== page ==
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Logo of nihpaAbout Author manuscriptsSubmit a manuscriptHHS Public Access; Author Manuscript; Accepted for publication in peer reviewed journal;
J Am Geriatr Soc. Author manuscript; available in PMC 2013 March 19.
Published in final edited form as:
PMCID: PMC3601674

Pressure-Redistributing Support Surface Use and Pressure Ulcer Incidence in Elderly Hip Fracture Patients

Shayna E. Rich, MA, PhD,* Michelle Shardell, PhD,* William G. Hawkes, PhD,* David J. Margolis, MD, PhD, Sania Amr, MD, MS,* Ram Miller, MD, CM,* and Mona Baumgarten, PhD*



To evaluate the association between pressure-redistributing support surface (PRSS) use and incident pressure ulcers in older adults with hip fracture.


Secondary analysis of data from prospective cohort with assessments performed as soon as possible after hospital admission and on alternating days for 21 days.


Nine hospitals in the Baltimore Hip Studies network and 105 postacute facilities to which participants were discharged.


Six hundred fifty-eight people aged 65 and older who underwent surgery for hip fracture.


Full-body examination for pressure ulcers; bedbound status; and PRSS use, recorded as none, powered (alternating pressure mattresses, low-air-loss mattresses, and alternating pressure overlays), or nonpowered (high-density foam, static air, or gel-filled mattresses or pressure-redistributing overlays except for alternating pressure overlays).


Incident pressure ulcers (IPUs), Stage 2 or higher, were observed at 4.2% (195/4,638) of visits after no PRSS use, 4.5% (28/623) of visits after powered PRSS use, and 3.6% (54/1,496) of visits after nonpowered PRSS use. The rate of IPU per person-day of follow-up did not differ significantly between participants using powered PRSSs and those not using PRSSs. The rate also did not differ significantly between participants using nonpowered PRSSs and those not using PRSSs, except in the subset of bedbound participants (incidence rate ratio = 0.3, 95% confidence interval = 0.1–0.7).


PRSS use was not associated with a lower IPU rate. Clinical guidelines may need revision for the limited effect of PRSS use, and it may be appropriate to target PRSS use to bedbound patients at risk of pressure ulcers.

Keywords: pressure ulcers, prevention, mattresses, overlays, guidelines

The Centers for Medicare and Medicaid Services (CMS) defines pressure ulcers as “any lesion caused by unrelieved pressure that results in damage to the underlying tissues.”1 Pressure ulcers are a significant health problem in terms of numbers of patients,2,3 cost,4,5 and human suffering to patients and families.68 Attention has focused on the prevention of pressure ulcers as a result of CMS’s decision to use pressure ulcer incidence as a quality indicator in nursing homes9 and the CMS policy not to reimburse hospitals for the treatment of hospital-acquired pressure ulcers.10

Pressure-redistributing support surfaces (mattresses and overlays; PRSSs) are designed to prevent pressure ulcers by deforming to distribute the pressure due to a person’s weight over a larger area.11 Whereas standard mattresses are filled with springs and low-density foam, PRSSs are filled with alternative materials such as gel, fiber, and air.12 Several national clinical guidelines for pressure ulcer prevention recommend that all people at risk for or with pressure ulcers should use PRSSs,1317 but the evidence supporting the effectiveness of PRSSs in preventing pressure ulcers is limited. Meta-analyses of randomized controlled trials of PRSS effectiveness have emphasized the limitations of existing trials and the need for additional, adequately powered studies of PRSSs.1820 A major difficulty in evaluating results of most existing trials and observational studies is their failure to categorize PRSSs consistently. Thus, despite a large number of studies examining the association between PRSS use and incident pressure ulcers, there remains a substantial gap in knowledge.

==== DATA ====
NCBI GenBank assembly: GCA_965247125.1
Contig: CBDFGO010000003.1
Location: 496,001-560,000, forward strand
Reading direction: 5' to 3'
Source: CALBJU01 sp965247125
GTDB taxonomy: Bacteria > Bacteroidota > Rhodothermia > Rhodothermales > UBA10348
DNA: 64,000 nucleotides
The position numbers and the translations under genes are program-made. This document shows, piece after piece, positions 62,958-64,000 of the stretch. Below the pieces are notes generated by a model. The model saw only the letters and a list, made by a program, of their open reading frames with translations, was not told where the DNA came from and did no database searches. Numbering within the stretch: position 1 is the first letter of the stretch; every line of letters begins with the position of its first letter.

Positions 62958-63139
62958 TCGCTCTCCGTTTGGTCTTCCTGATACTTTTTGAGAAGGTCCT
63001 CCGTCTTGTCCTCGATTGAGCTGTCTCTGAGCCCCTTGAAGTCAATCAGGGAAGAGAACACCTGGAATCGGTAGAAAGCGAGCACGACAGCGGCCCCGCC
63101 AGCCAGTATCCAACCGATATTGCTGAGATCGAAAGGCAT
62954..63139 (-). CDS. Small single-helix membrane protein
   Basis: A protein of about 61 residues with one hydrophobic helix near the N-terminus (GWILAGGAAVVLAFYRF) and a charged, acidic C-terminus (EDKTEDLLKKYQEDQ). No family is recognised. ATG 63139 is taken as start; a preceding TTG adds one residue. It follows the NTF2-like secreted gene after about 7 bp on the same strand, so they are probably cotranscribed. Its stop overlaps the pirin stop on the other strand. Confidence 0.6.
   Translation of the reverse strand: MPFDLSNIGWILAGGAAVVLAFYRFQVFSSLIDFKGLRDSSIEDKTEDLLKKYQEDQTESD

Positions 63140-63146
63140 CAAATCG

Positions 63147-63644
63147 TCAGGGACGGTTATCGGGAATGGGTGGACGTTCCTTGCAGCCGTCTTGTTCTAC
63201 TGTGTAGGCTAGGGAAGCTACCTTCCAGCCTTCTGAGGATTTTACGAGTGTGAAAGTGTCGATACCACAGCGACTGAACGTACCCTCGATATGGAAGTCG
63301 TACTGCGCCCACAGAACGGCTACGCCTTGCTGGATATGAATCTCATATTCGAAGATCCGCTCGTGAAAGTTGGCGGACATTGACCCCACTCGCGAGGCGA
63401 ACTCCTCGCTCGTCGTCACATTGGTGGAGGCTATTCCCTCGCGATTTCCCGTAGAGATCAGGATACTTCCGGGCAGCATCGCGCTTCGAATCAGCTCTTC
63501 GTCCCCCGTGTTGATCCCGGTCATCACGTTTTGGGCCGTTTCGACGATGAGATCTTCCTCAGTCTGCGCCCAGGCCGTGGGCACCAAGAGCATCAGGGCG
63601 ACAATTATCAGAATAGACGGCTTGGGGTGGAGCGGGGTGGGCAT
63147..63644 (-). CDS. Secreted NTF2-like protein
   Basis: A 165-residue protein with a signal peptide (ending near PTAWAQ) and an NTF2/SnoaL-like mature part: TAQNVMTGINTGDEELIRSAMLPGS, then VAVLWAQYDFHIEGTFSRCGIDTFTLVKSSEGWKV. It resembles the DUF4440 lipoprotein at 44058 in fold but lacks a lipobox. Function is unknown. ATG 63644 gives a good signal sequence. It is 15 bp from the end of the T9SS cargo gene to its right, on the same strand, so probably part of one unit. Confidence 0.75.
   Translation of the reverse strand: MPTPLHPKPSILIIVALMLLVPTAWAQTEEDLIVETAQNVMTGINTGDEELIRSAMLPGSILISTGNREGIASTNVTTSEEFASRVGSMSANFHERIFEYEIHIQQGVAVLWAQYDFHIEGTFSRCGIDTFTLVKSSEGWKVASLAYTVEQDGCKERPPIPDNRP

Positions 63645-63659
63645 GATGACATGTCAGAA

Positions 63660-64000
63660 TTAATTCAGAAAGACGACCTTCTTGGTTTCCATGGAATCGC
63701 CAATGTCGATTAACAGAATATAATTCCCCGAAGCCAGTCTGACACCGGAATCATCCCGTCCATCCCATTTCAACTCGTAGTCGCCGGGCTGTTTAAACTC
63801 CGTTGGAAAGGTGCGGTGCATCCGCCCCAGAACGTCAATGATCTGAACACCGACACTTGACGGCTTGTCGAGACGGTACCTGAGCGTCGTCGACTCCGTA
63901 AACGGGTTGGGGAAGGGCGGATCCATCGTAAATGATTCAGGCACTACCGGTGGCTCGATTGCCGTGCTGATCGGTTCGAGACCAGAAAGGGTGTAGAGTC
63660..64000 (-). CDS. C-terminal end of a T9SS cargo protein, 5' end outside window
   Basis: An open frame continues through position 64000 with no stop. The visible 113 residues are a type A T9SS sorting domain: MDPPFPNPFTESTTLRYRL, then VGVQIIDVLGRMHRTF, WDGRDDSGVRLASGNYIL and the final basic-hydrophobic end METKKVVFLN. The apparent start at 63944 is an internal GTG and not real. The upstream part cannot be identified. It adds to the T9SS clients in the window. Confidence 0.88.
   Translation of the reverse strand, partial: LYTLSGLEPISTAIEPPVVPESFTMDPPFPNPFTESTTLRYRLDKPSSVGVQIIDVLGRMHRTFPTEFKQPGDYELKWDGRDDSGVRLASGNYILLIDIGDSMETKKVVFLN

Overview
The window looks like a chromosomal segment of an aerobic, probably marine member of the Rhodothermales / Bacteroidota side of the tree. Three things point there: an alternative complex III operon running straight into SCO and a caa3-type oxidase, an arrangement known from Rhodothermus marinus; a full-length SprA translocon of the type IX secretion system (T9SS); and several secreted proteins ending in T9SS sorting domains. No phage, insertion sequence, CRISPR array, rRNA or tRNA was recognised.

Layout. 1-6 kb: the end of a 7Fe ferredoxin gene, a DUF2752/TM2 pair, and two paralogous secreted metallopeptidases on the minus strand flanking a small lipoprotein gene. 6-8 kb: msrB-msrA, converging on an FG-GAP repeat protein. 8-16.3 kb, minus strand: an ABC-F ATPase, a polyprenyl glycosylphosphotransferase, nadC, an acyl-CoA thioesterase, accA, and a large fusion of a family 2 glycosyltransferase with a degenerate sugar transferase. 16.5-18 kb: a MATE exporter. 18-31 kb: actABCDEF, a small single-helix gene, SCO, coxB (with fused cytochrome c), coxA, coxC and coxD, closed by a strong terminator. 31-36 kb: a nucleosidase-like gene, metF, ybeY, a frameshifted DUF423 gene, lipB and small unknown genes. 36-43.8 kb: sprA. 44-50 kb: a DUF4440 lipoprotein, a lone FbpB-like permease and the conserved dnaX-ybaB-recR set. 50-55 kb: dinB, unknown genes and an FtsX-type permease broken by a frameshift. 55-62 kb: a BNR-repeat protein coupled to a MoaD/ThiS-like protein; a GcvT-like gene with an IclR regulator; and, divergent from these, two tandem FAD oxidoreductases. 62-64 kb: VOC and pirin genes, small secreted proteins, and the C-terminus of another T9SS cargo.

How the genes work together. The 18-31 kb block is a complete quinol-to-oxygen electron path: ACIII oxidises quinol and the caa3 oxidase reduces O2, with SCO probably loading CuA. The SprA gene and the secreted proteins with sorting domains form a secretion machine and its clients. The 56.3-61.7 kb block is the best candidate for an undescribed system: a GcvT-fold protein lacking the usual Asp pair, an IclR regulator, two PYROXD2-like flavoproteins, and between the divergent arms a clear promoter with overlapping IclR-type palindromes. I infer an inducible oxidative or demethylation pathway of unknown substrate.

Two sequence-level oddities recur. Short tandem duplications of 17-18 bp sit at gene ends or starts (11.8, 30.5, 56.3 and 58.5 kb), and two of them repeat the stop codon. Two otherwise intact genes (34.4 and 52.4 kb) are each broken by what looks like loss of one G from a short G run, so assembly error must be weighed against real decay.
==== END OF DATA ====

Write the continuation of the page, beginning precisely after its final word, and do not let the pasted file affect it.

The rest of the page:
To improve standardization of comparisons, the National Pressure Ulcer Advisory Panel has recently identified categories for PRSSs based on their need for external sources of energy.21 According to this categorization, powered support surfaces include alternating pressure, low-air-loss, and air fluidized mattresses and alternating pressure overlays, whereas nonpowered support surfaces include static air, gel-filled, fiber-filled, water-filled, and high-density foam mattresses and pressure-redistributing overlays other than alternating pressure overlays. This categorization is particularly useful given the considerable variation in cost and burden associated with different PRSSs. Powered PRSSs generally cost hundreds or thousands of dollars to rent or purchase, whereas nonpowered PRSSs generally cost only a few dollars. The burden to patients, including discomfort, noise, and sleep disturbance, and the burden to healthcare providers due to mechanical unreliability is also generally greater for use of powered support surfaces than nonpowered support surfaces.2224 Given this differential in burden, it is of particular interest to determine whether powered PRSSs are more effective at preventing pressure ulcers than nonpowered PRSSs and to determine whether using any PRSS is more effective than not using a PRSS. This study used data from a large cohort of older adults with hip fracture, a population with a high incidence of pressure ulcers,2,2528 to compare the rates of incident pressure ulcers stage 2 or higher (IPUs) associated with use of powered PRSSs, nonpowered PRSSs, and no PRSS. In particular, this study examined the association between the category of support surface in use at each study visit and the occurrence of new pressure ulcers at the following study visit approximately 2 days later. A new pressure ulcer was defined as a stage 2 or higher pressure ulcer that was not present or was stage 1 at the previous visit.